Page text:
Simon Birmingham: Speaking here in New Zealand with many ministers of the New Zealand government but also leaders from other countries around the region, the need for strong engagement in the Pacific is at core of many of our discussions. The Pacific Islands Forum is one of the most important pieces of regional architecture and it should be supported by members of the Pacific Island forum. It is deeply concerning for any suggestion that security or other resources for the Pacific Islands Forum to be held in Tonga would need to be provided by any nation outside of the PIF membership and this demands some urgent explanation and action by the Albanese Government as to how this has come about, how they’ve let it occur and what action they’re going to take to ensure that the PIF meeting is supported by PIF nations, that Tonga is supported in its hosting by PIF nations exclusively and that in doing that we are providing confidence to all PIF members, many of whom I am sure would be concerned about the idea that a non-member state in this case China would be providing support that is and should be provided by Pacific Islands Forum member states such as Australia and New Zealand and the other nations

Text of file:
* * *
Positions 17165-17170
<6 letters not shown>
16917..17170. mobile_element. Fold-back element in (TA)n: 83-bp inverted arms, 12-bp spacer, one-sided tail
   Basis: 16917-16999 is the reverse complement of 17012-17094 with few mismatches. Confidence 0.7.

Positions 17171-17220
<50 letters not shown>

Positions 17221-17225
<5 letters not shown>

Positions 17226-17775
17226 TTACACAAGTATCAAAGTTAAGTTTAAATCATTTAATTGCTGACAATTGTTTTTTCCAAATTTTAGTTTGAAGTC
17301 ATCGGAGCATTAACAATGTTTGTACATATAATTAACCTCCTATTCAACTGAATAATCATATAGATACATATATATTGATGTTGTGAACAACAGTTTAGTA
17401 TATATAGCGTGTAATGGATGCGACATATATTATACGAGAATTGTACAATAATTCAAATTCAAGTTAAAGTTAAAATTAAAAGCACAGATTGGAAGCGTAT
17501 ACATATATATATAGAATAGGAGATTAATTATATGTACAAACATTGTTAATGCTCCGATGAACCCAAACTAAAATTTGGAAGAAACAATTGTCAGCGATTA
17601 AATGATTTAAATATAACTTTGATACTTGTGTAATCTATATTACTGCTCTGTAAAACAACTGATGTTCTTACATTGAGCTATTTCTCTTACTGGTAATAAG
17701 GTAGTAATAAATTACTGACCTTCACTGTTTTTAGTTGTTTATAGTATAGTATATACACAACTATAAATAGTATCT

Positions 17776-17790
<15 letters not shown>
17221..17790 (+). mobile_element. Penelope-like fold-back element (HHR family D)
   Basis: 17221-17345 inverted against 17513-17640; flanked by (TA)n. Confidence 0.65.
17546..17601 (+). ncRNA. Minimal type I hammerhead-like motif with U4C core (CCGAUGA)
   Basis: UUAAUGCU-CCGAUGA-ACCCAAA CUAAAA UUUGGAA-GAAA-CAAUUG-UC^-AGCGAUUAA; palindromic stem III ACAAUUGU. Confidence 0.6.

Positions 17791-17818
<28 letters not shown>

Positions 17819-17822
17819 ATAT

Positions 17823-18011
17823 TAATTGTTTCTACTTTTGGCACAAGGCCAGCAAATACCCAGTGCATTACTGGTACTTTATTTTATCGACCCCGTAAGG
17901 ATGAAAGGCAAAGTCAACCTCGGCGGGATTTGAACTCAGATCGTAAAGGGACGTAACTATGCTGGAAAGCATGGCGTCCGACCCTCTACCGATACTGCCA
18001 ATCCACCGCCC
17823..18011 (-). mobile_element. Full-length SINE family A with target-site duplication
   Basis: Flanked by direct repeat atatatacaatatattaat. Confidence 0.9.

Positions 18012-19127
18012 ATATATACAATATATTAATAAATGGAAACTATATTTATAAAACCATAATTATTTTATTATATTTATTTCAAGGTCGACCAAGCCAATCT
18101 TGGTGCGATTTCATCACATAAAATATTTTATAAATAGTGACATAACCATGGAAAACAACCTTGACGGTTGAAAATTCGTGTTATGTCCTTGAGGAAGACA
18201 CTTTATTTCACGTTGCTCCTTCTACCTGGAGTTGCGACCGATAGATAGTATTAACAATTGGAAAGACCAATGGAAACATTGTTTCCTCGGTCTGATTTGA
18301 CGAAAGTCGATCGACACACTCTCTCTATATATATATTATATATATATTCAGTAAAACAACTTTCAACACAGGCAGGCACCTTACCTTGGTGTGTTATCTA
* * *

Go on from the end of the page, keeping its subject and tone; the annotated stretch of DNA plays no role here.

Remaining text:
Greg Jennett: Just to follow-up on that briefly, you say actions should be examined or should be taken to exclude non-members playing this security role. Should Australia perhaps fill that breach if there is a breach there and add additional security resources for Tonga to host the summits?


Simon Birmingham: As I said, this does demand urgent explanation and action from the Albanese Government as to how it’s come about and how anybody has let this occur, what steps can be taken now to ensure that the Pacific Islands Forum meeting in Tonga is supported and led and facilitated by Pacific Islands Forum member states. If Australia needs to provide more security, more vehicles more services or support, we should step up and we should do so in coordination with all of the other member nations of the PIF.


Greg Jennett: Well, I’m sure someone has noted your comments here this afternoon back home in Australia, Simon Birmingham, if not elsewhere. We’ll see if that has any repercussions on this and other matters. Really appreciate you finding some time for us from Wellington, and we’ll see you back in Australia before too long.


Simon Birmingham: Absolutely, thank you very much Greg for the opportunity.